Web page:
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Title: Living in waste
Date: 07-Mar-2012
Category: Solid Waste & Human
Source/Author:         STEPHEN THEN
Description: Human are affetcted by river water pollution due to waste issues from industrial and agriculture projects.

MIRI: The problem of river water contamination caused by waste from industrial and agriculture projects is believed to be widespread in river systems in many rural and sub-rural districts throughout Sarawak.

In the wake of the recent incident involving oil leaking into the Sungai Liku water-intake source and forcing the Lambir Water Treatment Plant to shut down for a day, The Star has been receiving information from people in faraway districts complaining of similar serious pollution affecting their water supplies.

The complaints were received from villagers in various localities here, in Marudi and Tatau districts.

Among the complaints, the most serious case was related by a teacher from Tatau district, located in the outskirts of Bintulu, about 280km south of Miri.

The teacher, identified only as Cikgu Christine, even emailed photographs of the badly contaminated water at her school and the teachers quarters.

From the photographs, it was obvious that the water looked reddish and brownish in colour while the filter coated with thick layers of muddy sediment.

“We in the Tatau district have been suffering for a long time because of the polluted water supply situation here.

“The schools are seriously affected, so are the villages and longhouses. The piped water is often dirty.

“Often, the pressure is so low, we cannot even get enough water into the tanks.

“There were also times where they were totally no water for up to two weeks,” she said.

The water treatment plant in Tatau belongs to the Public Works Department (JKR).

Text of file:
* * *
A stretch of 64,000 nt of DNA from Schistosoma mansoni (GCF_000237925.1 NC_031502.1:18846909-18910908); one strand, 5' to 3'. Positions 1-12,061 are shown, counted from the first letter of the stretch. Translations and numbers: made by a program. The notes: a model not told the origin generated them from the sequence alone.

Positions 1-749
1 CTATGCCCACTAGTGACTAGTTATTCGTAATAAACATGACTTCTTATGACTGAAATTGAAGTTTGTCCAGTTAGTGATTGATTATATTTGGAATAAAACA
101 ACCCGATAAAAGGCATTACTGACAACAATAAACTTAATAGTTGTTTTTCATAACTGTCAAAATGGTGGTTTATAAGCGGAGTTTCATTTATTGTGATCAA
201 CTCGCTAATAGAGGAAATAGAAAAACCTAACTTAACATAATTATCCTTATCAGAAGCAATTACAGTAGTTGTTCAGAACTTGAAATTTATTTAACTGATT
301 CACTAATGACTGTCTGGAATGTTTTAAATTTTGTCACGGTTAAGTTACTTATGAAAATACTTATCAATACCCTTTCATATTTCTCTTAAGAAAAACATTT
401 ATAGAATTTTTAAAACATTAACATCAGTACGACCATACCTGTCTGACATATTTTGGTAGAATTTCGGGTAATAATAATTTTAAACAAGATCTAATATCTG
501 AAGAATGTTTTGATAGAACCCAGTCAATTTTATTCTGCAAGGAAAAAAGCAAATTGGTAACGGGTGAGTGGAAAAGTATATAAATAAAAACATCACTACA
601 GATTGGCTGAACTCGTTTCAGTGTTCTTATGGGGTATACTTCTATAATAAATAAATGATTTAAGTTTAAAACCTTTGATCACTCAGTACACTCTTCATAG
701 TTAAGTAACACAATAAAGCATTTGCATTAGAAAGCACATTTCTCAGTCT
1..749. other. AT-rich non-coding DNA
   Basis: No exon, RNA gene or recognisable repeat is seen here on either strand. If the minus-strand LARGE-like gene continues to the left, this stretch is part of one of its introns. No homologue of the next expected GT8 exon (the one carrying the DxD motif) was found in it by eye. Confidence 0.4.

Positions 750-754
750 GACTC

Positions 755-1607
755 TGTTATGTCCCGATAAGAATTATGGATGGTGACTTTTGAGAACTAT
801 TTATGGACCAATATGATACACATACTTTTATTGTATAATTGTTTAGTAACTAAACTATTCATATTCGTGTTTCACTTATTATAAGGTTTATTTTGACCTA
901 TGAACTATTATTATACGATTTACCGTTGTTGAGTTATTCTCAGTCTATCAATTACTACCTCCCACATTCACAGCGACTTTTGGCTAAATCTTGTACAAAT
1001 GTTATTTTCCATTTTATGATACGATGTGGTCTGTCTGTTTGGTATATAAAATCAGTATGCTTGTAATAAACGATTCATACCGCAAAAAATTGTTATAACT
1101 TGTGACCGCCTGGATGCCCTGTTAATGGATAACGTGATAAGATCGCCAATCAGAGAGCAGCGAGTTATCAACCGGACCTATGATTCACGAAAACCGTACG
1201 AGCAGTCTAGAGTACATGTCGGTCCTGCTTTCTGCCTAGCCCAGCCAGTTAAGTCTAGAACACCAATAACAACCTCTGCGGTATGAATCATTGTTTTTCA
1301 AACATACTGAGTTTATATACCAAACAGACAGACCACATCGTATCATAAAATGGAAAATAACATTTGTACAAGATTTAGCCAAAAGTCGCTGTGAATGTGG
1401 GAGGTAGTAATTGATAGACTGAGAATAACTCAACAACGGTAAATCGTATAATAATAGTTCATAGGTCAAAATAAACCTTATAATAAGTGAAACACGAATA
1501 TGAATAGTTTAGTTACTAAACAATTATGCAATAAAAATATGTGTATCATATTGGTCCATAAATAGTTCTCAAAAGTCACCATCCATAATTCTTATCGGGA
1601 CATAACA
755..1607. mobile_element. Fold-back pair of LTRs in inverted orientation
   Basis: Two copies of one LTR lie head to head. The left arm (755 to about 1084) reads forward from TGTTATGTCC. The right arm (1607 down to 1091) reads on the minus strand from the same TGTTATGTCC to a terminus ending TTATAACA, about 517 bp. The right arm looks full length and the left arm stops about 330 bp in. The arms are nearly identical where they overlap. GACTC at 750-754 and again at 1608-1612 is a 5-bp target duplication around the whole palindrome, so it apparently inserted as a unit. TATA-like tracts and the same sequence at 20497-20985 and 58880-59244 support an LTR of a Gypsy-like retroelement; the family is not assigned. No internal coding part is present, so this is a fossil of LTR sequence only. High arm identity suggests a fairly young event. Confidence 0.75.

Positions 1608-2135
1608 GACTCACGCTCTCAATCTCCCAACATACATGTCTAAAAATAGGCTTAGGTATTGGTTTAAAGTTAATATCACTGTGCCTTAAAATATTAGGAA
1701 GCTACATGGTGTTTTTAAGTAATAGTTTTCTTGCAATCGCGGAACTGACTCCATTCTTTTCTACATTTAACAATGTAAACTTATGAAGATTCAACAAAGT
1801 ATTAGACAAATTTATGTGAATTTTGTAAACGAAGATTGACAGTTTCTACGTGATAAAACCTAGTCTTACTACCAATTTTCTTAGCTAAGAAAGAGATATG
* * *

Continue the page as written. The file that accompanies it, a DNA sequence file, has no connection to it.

A check by The Star found that the treatment plant sourced its raw water from Sungai Anap Tatau.

That river system runs through many oil palm plantations and sawmills on the way to the water treatment plant.

Cikgu Christine said residents in Tatau could not drink the water direct from the pipes because of the contamination.

“We have to filter the water from the pipe many times before we can use it for cooking or drinking. The filters have to be changed very regularly.

“The clothes we wash using the pipe water turns yellow in colour,” she said.

She appealed to authorities to look into these water supply woes in Tatau, saying that the folk there had complained many times to JKR but the problem remain unsolved.

Long Berawan’s Berawan Association secretary Willie Kajan claimed that residents in his settlements had come across rampant pollution of rivers even in the vicinity of the Mulu National Park.

“There are some factories carrying out construction-related projects located very near to the rivers inside the national park.

“The locals have found river-water contaminated by what looks like oily waste. There seemed to be no enforcement carried out by any enforcement agencies in these rural regions,” he further claimed.

Willie said that in view of the seriousness of the incident that affected the Lambir plant in Miri, the Natural Resources and Environment Board (NREB) should not allow any polluting industries to operate in ecologically-sensitive or populated areas.



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